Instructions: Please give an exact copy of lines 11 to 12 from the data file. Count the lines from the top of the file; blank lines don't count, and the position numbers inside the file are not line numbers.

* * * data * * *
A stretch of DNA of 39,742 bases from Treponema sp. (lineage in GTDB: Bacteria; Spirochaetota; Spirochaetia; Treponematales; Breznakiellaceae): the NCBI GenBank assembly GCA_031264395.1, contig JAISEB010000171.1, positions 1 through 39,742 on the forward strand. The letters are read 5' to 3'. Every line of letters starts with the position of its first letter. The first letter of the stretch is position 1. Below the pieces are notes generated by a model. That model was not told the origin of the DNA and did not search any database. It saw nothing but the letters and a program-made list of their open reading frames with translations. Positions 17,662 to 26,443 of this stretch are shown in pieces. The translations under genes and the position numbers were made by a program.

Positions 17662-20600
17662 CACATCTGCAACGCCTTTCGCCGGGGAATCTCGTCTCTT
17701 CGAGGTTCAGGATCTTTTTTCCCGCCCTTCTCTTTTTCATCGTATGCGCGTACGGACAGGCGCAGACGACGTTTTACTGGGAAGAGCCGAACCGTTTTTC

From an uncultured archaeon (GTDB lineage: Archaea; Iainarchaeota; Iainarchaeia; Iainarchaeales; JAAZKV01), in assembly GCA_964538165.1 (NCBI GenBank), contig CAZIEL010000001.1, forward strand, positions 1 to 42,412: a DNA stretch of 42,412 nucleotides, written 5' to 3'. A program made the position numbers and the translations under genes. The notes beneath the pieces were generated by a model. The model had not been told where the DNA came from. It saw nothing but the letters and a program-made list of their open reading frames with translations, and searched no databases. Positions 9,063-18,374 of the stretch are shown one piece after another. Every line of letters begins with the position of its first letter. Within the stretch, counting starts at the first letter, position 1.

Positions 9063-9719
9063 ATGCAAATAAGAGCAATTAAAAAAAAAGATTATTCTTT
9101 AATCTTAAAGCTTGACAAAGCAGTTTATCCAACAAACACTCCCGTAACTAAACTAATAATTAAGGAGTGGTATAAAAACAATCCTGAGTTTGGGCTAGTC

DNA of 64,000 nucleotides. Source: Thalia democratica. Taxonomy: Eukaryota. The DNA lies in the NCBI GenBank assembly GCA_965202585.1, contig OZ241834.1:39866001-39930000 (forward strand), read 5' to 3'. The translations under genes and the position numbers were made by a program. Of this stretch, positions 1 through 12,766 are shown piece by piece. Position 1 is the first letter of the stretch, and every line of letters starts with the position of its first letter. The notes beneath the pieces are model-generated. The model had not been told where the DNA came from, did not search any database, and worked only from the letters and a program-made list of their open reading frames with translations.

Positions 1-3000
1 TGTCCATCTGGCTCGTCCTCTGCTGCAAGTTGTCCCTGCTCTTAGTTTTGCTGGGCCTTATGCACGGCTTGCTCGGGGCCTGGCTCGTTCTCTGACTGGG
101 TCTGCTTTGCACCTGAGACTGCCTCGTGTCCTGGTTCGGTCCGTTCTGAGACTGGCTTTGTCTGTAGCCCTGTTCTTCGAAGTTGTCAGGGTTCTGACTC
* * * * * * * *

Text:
1 TGTCCATCTGGCTCGTCCTCTGCTGCAAGTTGTCCCTGCTCTTAGTTTTGCTGGGCCTTATGCACGGCTTGCTCGGGGCCTGGCTCGTTCTCTGACTGGG
101 TCTGCTTTGCACCTGAGACTGCCTCGTGTCCTGGTTCGGTCCGTTCTGAGACTGGCTTTGTCTGTAGCCCTGTTCTTCGAAGTTGTCAGGGTTCTGACTC